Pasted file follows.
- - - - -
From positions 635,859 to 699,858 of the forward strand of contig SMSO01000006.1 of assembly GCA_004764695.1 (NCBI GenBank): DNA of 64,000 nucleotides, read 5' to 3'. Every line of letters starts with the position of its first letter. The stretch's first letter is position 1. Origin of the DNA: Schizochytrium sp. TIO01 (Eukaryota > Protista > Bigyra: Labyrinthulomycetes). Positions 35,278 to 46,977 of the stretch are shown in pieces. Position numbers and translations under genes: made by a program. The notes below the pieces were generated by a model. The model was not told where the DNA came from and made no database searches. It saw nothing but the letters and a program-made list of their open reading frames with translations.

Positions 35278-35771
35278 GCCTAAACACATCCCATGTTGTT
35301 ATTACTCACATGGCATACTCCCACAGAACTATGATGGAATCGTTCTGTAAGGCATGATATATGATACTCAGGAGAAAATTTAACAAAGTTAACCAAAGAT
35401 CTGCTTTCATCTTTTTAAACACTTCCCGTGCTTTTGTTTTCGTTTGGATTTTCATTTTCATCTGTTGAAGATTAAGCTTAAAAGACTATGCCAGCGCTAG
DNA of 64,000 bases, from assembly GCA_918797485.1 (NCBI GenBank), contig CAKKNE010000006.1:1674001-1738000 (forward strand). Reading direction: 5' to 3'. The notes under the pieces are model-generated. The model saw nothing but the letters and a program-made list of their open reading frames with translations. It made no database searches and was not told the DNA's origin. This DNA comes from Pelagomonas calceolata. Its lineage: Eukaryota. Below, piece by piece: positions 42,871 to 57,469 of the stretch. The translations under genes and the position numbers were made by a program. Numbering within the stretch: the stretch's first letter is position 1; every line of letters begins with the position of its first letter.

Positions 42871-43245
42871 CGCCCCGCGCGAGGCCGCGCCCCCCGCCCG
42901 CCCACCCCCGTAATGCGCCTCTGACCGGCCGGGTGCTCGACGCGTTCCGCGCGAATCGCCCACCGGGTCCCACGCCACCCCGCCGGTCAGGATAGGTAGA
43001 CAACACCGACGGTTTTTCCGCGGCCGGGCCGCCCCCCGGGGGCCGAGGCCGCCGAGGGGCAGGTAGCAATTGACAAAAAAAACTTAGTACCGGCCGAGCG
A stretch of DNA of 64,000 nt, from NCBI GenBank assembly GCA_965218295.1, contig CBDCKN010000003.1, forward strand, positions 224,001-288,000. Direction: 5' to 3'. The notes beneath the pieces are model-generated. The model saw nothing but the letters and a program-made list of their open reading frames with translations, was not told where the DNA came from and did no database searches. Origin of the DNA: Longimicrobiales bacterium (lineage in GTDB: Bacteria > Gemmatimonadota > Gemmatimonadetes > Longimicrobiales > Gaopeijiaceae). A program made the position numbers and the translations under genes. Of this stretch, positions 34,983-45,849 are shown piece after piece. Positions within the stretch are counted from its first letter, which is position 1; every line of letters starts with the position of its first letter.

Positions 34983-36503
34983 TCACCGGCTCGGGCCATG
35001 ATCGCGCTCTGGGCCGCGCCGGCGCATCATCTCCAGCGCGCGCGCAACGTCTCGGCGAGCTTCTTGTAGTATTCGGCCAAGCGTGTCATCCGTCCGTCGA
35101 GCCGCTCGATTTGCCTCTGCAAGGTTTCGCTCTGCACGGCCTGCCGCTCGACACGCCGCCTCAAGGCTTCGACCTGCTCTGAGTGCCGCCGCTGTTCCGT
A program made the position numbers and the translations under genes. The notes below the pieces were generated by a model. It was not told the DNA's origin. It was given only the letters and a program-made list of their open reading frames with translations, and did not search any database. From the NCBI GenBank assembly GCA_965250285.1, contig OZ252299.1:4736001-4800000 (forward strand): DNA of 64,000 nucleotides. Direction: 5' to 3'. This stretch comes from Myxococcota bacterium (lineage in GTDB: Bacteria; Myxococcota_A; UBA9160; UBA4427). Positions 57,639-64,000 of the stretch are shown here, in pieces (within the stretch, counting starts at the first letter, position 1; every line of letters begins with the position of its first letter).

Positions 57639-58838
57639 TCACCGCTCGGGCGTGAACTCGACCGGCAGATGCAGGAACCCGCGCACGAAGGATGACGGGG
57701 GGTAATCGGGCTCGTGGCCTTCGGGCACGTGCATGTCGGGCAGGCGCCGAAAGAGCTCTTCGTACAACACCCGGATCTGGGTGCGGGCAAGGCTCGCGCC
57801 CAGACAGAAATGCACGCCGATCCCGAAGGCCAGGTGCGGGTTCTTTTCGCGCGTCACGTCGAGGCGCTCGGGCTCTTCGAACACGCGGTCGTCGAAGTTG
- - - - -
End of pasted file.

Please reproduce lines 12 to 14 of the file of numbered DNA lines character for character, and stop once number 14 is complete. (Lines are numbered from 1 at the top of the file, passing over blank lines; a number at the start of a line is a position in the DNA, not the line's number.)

Positions 34983-36503
34983 TCACCGGCTCGGGCCATG
35001 ATCGCGCTCTGGGCCGCGCCGGCGCATCATCTCCAGCGCGCGCGCAACGTCTCGGCGAGCTTCTTGTAGTATTCGGCCAAGCGTGTCATCCGTCCGTCGA